I would recommend keeping their mind open, be curious, rigorous and be willing to learn constantly. The BA and OM/SCM fields will play a crucial role in the success of any organization. Today, the availability of large amount of data, the developments in technology and information systems leads to the need and opportunity to extract value out of this data. Being able to obtain business insights out of data is actually a key factor for any organization. So, the future of the BA and OM/SCM fields is very promising in terms of jobs, projects and applications. I do recommend learning as much as you can in these fields, even if you work in other fields.

Also, always try to develop technical skills (mathematics, computer science, artificial intelligence, problem solving, …) together with management skills (teamwork, leadership, social, communication, conflict solving…). In the future, people that dominates both can carry on more successful their work and make a great impact on the organization and/or society. 


We know that besides being an active academic in terms of research outcome, you have also been involved in consulting projects for the private sector. Does this have an impact when you teach a course to MSc students?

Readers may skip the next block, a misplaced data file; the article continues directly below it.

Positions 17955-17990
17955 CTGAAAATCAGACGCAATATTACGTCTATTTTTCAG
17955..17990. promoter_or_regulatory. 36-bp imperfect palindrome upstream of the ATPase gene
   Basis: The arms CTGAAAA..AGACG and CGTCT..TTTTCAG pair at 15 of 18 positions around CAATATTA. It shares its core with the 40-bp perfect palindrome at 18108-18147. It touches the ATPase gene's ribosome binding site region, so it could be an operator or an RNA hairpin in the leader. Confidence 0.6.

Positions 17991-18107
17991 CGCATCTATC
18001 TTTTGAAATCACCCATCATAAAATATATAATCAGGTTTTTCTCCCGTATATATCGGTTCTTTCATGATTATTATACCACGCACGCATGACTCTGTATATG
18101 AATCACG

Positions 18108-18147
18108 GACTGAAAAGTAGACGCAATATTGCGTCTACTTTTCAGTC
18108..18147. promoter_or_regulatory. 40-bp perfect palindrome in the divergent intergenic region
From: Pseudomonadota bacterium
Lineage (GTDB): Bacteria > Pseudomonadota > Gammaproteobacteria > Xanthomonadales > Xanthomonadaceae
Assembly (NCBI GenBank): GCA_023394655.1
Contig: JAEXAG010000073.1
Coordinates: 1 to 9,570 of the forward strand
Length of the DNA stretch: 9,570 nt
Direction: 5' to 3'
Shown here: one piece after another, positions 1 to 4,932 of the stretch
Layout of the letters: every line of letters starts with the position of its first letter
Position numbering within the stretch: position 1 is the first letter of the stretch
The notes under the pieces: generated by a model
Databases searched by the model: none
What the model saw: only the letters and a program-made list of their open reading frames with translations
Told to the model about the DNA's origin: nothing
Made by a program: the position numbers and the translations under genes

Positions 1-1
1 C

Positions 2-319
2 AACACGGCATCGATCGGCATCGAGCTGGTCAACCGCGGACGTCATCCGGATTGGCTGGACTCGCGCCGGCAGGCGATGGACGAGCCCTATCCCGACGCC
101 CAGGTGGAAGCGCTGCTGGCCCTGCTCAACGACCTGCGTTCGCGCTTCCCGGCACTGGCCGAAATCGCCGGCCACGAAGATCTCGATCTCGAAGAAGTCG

Of course, my collaborations with businesses and organizations are the source of ideas to my research projects as well to give examples to the students of the potential applications in real life. This collaboration enriches in a significant way my classes and help me to explain to the students what is going on the private and public sectors. It helps to put realism in the concepts, systems, mathematical models, and algorithms discuss in class, and also brings examples of rigorous structure and analytics methodology to solve the business problems.   


Could you give us a practical example of it?


One interesting example is the applied research project that I have done, together with Grasas A. (Institute for Transforming Leadership), Pessoa L.S. (Pontifical Catholic University of Rio de Janeiro) Resende M.G.C. (Amazon), Caballé I. (CatLab) y Barba N. (CatLab), to solve the blood sample collection problem at clinical laboratories. The director of a laboratory approach us to solve their daily collection problem of samples from about 45 extraction points, and to transport them to the laboratory. At the beginning it looked like a “simple” routing problem, but we had to consider several medical aspects not present in the traditional routing in the retailing field for example. So, it took us some time to understand these medical aspects and from the laboratory side, to understand the mathematical and algorithms aspects of our solution approach. But at the end, we could learn a lot from each other and be able to develop a very interesting and innovative project with a good impact on the business. 


Thank you very much Professor! Lastly, would you give any advice to perspective MSc students?


Develop critical and analytical thinking, and never stop learning!